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Carless, Culdesac, Tempe Arizona

| Date Published:

May 18th, 2020

As we move further into the 21st century, the biggest step forward is leaving the 20th century behind. Imagine an entire futuristic community without cars. Developers Ryan Johnson and Jeff Berens are doing just that in Tempe, Arizona.

Johnson and Berens created Culdesac Tempe, a 1,000-person development that boasts it has the United States’ first agreement between a city and developer to build a neighborhood without the need for residential parking. 

Most Americans – outside a few major cities – would probably claim they would be unable to perform their regular duties without a car, but Johnson and Berens are ready to offer an alternative. Their goal is to show that if cities divert their monetary resources towards greener, more environmentally-stable investments, personal automobiles could become unnecessary. 

“Recently, transportation has been innovating but real estate hasn’t kept up,” Berens said. “What we’re doing is harnessing the new innovations in transport to enable a new type of land use that creates more walkability and offers life at your front door.”

Culdesac Tempe is a $140 million project backed by real estate investors that includes a dog park, restaurants, grocery stores and a gym. While residents will not be able to have personal vehicles, the neighborhood will have access to a light rail that connects to the city’s main attractions, including Phoenix Sky Harbor International Airport, Arizona State University and downtown Tempe. Exceptions are made for emergency and service vehicles. Should members of the culdesac crowd require transportation to a location that is not available via the light rail, ride-share vehicles will be made available.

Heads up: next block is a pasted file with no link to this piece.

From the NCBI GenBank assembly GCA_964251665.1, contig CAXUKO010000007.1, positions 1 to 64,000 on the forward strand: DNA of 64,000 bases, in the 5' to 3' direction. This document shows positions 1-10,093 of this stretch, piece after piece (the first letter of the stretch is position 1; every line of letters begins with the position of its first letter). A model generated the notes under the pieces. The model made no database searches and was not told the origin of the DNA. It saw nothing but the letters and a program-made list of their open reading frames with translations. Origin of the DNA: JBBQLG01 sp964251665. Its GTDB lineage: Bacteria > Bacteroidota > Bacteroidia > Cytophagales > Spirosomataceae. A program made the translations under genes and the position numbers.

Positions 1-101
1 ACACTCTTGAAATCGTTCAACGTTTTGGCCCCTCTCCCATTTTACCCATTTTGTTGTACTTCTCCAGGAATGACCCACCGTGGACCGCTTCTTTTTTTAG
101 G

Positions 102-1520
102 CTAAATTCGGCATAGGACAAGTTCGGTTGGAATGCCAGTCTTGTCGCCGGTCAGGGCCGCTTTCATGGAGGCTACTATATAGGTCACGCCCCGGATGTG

In addition to being Arizona’s largest city, Phoenix also has the dubious distinction of being ranked seventh in the United States for ozone pollution. While limiting vehicles in one neighborhood will not eliminate Arizona’s emissions issues, Johnson and Berens believe it will have an impact on improving air quality both within surrounding areas. An added benefit is the freeing up of real estate. When factoring in highways and roads, along with parking spaces, nearly 36 percent of the Phoenix Metro area is paved. “Whereas a normal urban development would really have to use a lot of land for parking, by not having to design for cars, space is freed up for things like a park or bike paths and walkways and retail,” Berens said. 

Johnson and Berens have also found ways to minimize concerns surrounding the sweltering Tempe heat, which can reach 115 degrees. They’ve designed a connective courtyard that allows for cross-ventilation and sunlight within the planned community. While pavement and roadway absorb heavy amounts of sunlight, their absence will mean almost twice as much shade coverage above the local standard. These environmentally-focused developers are pioneering a new old way of life with their car-free neighborhood. And who knows, this could lead to the first car-free city.


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